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A highly functional sans by HVD Fonts, a powerful script from Dai Foldes, a hard working slab by Fort Foundry, a charming script from Drew Melton, an energetic script by Laura Worthington, a unique text face from Canada Type, a versatile sans by Stone Type Foundry, and an ambitious slab from Hoftype.
A fast moving script by Process Type Foundry, a versatile sans from The Northern Block, a decorative serif by Zeune Ink, an energetic script from Sudtipos, a characterful grotesque by Commercial Type, a harmonious slab from Dada Studio, a comfortable sans by Font Bureau, a spirited grotesque from Latinotype, a condensed sans by MCKL, and a neutral face from Type Dynamic.
I love letters. All kinds and types of letters: small, large, drawn, sketched, painted, rough, smooth, serif, sans serif, script, roman, italic, oblique, digitized, old and new, uppercase, lowercase, all materials and media, three dimensional… Yes, I love letters, except for those that are poorly or incorrectly proportioned.
A friendly brush script by Nikola Giacintová, a new classic from Jason Vandenberg, a flexible sans by Fatype, fluid & friendly structure from Latinotype, a new sans by Monotype, a multi-colored face from Underware, an elegant serif by FontFont, and a practical sans from Ludwig Type.
Three years ago MetaDesign Berlin asked us to design a custom Serif and Sans typeface for the German federal government.
An Erik Spiekermann exclusive from Hamilton Wood Type, a sturdy slab by Rene Bieder, a high-class display from Avondale Type Co, a brush script by Mika Melvas, a modest slab serif from Type Me Fonts, a monospaced family by Matthew Butterick, a contemporary script from Petra Dočekalová, and a super family by Playtype.
A versatile sans from TipoType, a dynamic script by Sudtipos, an extreme display face from Hoefler & Co, a quirky hand-drawn family by Thinkdust, a geometric sans from Mint Type, a pair of playful stencils by Font Bureau, a multi-sources-inspired titling family from Kyle Wayne Benson, and a robust stencil by House Industries.
A graceful sans from Typotheque, a modern grotesk by Suitcase Type, a contemporary serif from Bold Monday, a letterpress family by Yellow Design, a versatile sans from Milieu Grotesque, a brush script by Doubletwo, a bold display face from Monokrom, and a modern sign painter family by Kyle Wayne Benson.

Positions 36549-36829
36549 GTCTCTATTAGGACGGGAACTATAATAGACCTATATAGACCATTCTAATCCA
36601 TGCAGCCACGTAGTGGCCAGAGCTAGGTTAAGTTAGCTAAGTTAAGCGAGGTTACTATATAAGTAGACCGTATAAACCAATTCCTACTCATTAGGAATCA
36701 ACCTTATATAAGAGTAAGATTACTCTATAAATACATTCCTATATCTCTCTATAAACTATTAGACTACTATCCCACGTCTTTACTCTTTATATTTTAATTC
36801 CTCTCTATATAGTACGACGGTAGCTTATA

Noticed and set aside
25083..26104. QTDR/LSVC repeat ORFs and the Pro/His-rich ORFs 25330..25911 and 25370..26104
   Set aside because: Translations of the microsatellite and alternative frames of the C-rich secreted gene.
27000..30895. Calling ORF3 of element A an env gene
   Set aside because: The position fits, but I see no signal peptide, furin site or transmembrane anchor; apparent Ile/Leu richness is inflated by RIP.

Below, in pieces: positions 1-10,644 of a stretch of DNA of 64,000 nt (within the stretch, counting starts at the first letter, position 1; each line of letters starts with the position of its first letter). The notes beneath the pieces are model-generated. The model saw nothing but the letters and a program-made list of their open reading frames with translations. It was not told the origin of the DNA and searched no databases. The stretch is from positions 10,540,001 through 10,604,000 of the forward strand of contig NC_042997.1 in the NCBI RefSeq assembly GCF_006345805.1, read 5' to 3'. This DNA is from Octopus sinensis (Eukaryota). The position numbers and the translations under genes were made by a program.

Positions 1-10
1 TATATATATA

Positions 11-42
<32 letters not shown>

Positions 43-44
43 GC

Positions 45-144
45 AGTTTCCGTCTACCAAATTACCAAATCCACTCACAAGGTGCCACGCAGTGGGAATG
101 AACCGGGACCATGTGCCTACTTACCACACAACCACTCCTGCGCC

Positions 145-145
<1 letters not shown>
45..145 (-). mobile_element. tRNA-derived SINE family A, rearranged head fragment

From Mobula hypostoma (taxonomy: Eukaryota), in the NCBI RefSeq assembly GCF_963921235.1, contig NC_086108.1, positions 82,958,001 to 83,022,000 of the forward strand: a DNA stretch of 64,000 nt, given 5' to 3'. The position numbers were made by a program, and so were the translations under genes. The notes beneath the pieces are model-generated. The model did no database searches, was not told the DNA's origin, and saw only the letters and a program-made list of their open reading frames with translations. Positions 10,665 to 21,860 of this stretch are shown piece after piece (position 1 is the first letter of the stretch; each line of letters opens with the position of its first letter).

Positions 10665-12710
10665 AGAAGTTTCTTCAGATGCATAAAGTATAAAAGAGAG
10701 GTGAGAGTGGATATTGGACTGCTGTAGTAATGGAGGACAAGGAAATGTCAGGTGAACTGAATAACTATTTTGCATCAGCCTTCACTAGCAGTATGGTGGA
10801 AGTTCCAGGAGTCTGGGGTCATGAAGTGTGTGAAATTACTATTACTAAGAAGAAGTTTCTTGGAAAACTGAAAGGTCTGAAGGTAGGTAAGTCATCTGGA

An “old Hollywood” inspired sans from Jessica Hische, a harmonious family by Laura Worthington, a contemporary serif from Grilli Type, a stylish slab by FaceType, a gentle sans from Production Type, a versatile sans by Tour De Force, a brush inspired face from Commercial Type, and a calligraphic script by Aerotype.
Cloths of Heaven is Seb Lester’s interpretation of ‘Aedh Wishes for the Cloths of Heaven’, a poem by the renowned Irish poet W.
Aware that there is no such thing as total neutrality, Neutral typeface explores how the absence of stylistic associations can help the reader to engage with the content of a text.
A monumental family from Hoefler & Co, a casual sans by Type Supply, a seaworthy display from Kyle Wayne Benson, a ferry inspired face by Letters from Sweden, an extensive script family from Martina Flor, a strong grotesk by The Northern Block, a functional slab from ReType, and a bright iconset by Symbolset.
A short film on sign painter, Mike Langley: Sponsored by Hoefler & Co. and The Sign Painter
An elegant script from Sudtipos, an aggressive face by Blackletra, a hand made family from Latinotype, a dynamic sans by Rui Abreu, a geometric sans from Rene Bieder, a cursive fat face by Dzianis Serabrakou, a lively script from Lián Types, a well-balanced slab by Parachute, a lovely sign painting font from Liebe Fonts, and a contemporary serif by Schwartzco.
Quick Post The adjustable Clampersand from Hand-Eye Supply. HT @opentype Sponsored by H&FJ. and Clampersand
The First Printed Page Numbers The image below is a scan of a recto leaf printed by Arnold Ther Hoernen, Cologne, 1470 (Cologne’s second printer after Ulrich Zel).
Every typeface taken seriously enough by its designer will teach valuable lessons. From Signo I learned that in designing a reverse contrast typeface, the challenge isn’t so much in the contrast, or in the black part of the letter for that matter.
An indulgent display face from Positype, a toolbox of type by Hold Fast Foundry, a versatile family from Bold Monday, a whimsical swash by Latinotype, a flag building typeface from Always With Honor & Scribble Tone, a humanist sans by Type Dynamic, a highly legible sans from Tipografies, and a modern sans by The Northern Block.
Günther Zainer from Reutlingen introduced printing to Augsburg, Germany in 1468. He likely trained in Strasbourg with Johann Mentelin (who later went into business with Jenson and Johannes de Colonia in Venice).
My new favorite Tumblr is from Erik Kwakkel, a medieval book historian at Leiden University. Though not medieval, this late sixteenth-century book is in fact six books in one: Image: Gif by Erik Kwakkel, from images in the National Library of Sweden.